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> Peluse answered that question in a counterintuitive way — by thinking about exactly what it would take for a set of numbers not to contain the pattern you’re looking for.

Proof by contradiction isn't that counter intuitive.

And it's utterly bizarre that this article doesn't explain that this technique is proof by contradiction, or give an example of what it is. The proof that the square root of two can't be expressed as a ratio of integers (hence is not-ratio-able, or irrational) is approachable by highschool freshmen, and would add so much to the article.

To me it does not seem like it is proof by contradiction, or maybe not in the straight forward way that contradictions are used in proofs. It just happens to think about the problem in a complementary (of complement sets ...) way.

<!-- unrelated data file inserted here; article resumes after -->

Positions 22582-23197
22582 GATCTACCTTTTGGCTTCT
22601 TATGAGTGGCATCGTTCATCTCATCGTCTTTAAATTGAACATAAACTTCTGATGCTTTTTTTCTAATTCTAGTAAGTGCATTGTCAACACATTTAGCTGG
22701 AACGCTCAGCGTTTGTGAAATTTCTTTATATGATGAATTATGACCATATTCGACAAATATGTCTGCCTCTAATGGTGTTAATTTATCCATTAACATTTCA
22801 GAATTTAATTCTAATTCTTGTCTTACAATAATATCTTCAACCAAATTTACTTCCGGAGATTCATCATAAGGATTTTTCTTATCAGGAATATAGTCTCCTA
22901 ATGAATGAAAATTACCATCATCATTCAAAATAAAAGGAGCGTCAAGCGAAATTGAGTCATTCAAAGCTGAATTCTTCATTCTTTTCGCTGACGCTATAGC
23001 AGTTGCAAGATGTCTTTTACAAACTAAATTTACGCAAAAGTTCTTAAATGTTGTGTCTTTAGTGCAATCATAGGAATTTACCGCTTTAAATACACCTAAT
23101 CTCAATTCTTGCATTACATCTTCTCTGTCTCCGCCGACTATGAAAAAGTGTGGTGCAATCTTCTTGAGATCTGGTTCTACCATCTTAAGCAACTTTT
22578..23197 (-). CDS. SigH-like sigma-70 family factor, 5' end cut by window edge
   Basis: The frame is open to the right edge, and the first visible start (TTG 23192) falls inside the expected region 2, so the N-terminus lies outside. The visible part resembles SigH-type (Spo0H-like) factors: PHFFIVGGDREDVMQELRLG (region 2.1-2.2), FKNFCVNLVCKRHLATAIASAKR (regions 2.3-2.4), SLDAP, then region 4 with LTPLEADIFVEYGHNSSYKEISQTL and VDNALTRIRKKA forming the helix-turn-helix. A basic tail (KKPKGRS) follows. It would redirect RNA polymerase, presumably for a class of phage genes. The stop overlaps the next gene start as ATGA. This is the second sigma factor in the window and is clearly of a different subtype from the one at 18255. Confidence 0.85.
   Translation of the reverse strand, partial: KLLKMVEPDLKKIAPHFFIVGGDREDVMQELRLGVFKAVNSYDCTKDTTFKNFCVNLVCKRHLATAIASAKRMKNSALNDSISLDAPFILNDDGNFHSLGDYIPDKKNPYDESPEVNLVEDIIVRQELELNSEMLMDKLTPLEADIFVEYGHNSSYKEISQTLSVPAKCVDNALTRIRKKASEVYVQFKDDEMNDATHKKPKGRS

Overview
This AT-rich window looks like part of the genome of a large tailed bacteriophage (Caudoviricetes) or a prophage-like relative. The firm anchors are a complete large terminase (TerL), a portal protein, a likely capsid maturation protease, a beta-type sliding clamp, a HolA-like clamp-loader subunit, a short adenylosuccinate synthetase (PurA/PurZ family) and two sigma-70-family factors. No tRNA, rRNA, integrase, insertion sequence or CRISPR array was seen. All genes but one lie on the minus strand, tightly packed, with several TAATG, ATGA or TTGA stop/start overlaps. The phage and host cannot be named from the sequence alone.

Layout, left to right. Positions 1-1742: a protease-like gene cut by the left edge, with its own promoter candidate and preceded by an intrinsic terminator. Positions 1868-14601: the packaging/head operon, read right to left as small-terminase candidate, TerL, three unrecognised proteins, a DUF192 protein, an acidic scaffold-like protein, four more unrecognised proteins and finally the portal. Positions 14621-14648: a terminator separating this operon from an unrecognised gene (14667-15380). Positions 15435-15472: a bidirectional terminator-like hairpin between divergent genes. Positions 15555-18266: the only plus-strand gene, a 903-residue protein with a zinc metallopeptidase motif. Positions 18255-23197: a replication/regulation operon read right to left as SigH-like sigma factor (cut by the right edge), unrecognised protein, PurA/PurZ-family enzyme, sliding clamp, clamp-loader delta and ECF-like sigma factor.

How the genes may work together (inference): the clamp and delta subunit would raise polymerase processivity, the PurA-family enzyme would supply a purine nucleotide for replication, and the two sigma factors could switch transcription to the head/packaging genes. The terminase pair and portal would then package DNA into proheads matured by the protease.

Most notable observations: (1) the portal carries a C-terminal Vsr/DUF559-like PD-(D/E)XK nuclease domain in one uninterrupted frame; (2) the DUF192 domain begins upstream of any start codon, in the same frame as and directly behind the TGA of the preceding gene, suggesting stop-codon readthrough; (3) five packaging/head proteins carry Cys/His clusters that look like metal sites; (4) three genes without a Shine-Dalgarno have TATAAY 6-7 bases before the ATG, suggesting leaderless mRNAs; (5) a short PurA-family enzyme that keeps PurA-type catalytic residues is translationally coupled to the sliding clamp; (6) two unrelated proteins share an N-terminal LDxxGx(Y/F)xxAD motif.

When I was coming up with and solving problems with a math friend I learned that proof by contradiction was perhaps the most common way to prove things. It’s strange to people who don’t work with math everyday, to everyone else it’s secondhand.

It's not just math, it's a pretty basic concept in philosophy, or any area where critical thinking is required

> hence is not-ratio-able, or irrational


Interestingly, the etymology seems to go:

1. ἄλογος (alogos, Greek for unsayable or unreasonable)

2. irrationalis (Latin translation of ἄλογος)

3. rationalis (Latin backformation)

4. irrational/rational (English translation)

5. ratio (English backformation)

Steps 3 and 5, the backformations, are perhaps in the opposite direction one would expect.


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